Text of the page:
Tuesday, November 8, 2011

Dutch Oven Chicken--Revisited

I don't know about you, but when I find a recipe the whole family enjoys, I'm still never quite satisfied with it. I always want to tweak it, change it up, try a little this and that until I have created many different versions.  Kind of like writing an essay, when I cook a new recipe, it's only the first draft. I'm constantly thinking of ways to improve on it and make it better.
That's what I've done with the Dutch Oven Chicken meal. I first posted this recipe a year and a half ago and it is still a family favorite, but I've made a couple of changes and wanted to post the revisions. 

One of the biggest changes I've made is cutting the skin off the chicken before putting it in the dutch oven. Why? Since I am making broth at the same time, it reduces the amount of fat significantly. If you don't want to add water to make the broth, are short on time, or don't really care about the increase in fat, I would leave the skin on and then just cut it off after it is cooked. Believe me, a much easier process! 

Here are a couple other meals that you can make with the leftovers:
Chicken Quesadillas

**If you want to see the original Dutch Oven Chicken recipe, click here .

Chicken Recipe
Serves: 6-8 Prep: 20 minutes Cooking Time: about 55 minutes
(Printable Recipe) 

1 whole chicken, gizzards and skin (optional) removed
  4-6 cloves of garlic, peeled
2-3 carrots, cut up into matchsticks

1-2 sticks of celery, cut up small enough to fit in the dutch oven

1 yellow onion or leek, cut up roughly
3/4 tsp salt 

1 tsp lemon pepper
(if there is salt in the ingredients, reduce the salt to 1/2 tsp)
fresh herbs, cut up (like thyme, rosemary, and sage)

1. Heat oven to 400 degrees F. Take chicken out of bag and place on a cutting board. With a very sharp knife, try and cut as much of the skin off as you can. For a tutorial, see here .  
2. Rinse off the chicken, and pat it dry with a paper towel. Put it in the dutch oven breast side up. Place a couple cloves of garlic inside the chicken and around it. Tuck in the vegetables on the side of the chicken, season chicken with salt and lemon pepper, sprinkle fresh herbs over chicken.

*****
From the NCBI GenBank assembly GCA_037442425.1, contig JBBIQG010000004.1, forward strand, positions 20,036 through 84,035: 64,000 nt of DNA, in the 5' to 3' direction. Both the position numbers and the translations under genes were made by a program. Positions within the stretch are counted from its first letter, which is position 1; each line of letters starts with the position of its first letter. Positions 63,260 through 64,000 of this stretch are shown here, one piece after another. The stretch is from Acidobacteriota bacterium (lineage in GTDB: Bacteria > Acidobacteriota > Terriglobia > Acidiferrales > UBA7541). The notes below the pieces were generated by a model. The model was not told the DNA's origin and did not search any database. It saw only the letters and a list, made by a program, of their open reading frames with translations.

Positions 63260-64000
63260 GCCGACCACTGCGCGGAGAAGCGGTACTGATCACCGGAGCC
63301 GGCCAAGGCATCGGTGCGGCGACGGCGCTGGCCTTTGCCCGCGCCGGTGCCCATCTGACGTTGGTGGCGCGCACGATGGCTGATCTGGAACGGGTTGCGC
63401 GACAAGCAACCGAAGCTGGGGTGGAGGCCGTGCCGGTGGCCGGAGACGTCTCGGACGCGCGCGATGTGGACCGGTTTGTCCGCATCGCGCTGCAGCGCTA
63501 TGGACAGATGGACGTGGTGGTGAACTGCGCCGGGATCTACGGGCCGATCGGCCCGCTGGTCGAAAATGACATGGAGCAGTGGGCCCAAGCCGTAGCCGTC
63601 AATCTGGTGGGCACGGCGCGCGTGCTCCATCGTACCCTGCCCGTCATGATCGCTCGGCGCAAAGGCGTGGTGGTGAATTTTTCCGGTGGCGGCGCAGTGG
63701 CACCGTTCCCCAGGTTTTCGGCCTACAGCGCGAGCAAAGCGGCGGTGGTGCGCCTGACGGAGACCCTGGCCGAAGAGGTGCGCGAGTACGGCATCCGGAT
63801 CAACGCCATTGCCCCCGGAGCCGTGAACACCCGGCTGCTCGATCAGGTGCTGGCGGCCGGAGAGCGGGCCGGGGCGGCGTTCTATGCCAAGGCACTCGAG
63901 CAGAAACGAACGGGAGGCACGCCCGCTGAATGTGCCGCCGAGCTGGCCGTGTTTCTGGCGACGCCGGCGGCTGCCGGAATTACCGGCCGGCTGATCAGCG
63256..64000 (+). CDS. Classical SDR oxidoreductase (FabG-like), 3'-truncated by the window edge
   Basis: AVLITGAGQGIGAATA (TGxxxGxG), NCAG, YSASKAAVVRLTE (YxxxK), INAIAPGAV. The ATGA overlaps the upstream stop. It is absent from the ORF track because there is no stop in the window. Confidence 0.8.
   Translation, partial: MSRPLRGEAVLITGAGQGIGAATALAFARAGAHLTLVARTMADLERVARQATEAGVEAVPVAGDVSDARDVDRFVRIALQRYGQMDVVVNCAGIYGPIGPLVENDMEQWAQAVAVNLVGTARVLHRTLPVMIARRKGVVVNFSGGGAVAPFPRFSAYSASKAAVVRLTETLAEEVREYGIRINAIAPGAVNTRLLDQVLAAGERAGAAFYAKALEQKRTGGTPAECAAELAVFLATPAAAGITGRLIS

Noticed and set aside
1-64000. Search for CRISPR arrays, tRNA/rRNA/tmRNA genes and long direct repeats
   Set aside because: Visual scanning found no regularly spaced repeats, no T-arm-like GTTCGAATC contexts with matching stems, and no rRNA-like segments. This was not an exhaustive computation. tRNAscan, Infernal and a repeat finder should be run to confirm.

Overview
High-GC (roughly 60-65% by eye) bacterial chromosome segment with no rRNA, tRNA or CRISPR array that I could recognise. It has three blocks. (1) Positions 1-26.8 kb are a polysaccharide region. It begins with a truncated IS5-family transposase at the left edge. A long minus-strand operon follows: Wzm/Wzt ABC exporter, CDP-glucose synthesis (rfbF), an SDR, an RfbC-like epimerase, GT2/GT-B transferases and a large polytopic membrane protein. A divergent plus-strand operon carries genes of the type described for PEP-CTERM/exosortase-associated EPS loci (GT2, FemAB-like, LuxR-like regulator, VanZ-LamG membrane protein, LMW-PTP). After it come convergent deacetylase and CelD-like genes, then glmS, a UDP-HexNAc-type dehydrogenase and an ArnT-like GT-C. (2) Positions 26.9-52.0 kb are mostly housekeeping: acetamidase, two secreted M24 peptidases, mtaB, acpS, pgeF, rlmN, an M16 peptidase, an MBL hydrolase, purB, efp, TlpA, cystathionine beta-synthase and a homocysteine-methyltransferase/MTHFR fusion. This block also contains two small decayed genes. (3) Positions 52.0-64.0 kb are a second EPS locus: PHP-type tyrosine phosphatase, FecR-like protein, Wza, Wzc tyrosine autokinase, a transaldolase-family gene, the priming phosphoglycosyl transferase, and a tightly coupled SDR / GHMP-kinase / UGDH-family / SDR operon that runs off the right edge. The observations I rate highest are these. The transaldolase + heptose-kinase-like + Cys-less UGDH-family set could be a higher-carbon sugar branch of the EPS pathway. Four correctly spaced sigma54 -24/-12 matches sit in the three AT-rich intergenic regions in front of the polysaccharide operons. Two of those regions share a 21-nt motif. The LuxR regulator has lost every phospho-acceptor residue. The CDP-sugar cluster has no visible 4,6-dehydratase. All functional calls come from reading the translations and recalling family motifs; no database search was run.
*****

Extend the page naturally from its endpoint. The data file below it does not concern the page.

3. Fill the dutch oven with water, about 3/4 full. Make sure you don't fill it too high, or it will boil over. Cover and place in oven. After 50 minutes, take your chicken out and check with a digital thermometer if it has reached 160 degrees. If not, stick it back in the oven in 3-5 minute increments, depending on how close it is to reaching the desired temperature. 
4. Once it has reached the right temperature, put the lid back on and leave on your stovetop to rest for 5-10 minutes. That will bring the internal temperature of the chicken to 165*F but not overcook it. 

Tip: If you are not using the chicken broth right away, or have leftovers, pour it into ice cube trays and freeze it. Then transfer the cubes to a Ziploc freezer bag, and keep on hand. Each ice cube is approximately 2 TB, so a 1/4 cup of broth should equal 2 cubes (give or take a little).


Plan and Prep Ahead

Here are some helpful techniques to make life a little easier once dinner time hits. These tips will especially help those that work full-time and don't have a lot of time to prepare dinner.

~Chop all the vegetables ahead of time
~Just make sure you have at least an hour before dinner time to prepare this dish. 

That's it!  


Dutch Oven Facts
Dutch Ovens have been around a LONG time, and date back as far as the 1600 to 1700's. It is one of the pieces of equipment that Lewis and Clark took on their exploration of the United States in 1804. It's considered an official equipment of the Boy Scouts of America. You can cook basically anything in a Dutch Oven, even cakes and pies. It's also great to take along when you go camping. Some modern Dutch ovens made by Le Creuset or Le Chasseur come enameled and in different colors. They sometimes refer to their ovens as "French ovens." 

Want to know more? Here's the Wikipedia version:

Don't have one and want to buy one? You can get them on amazon:

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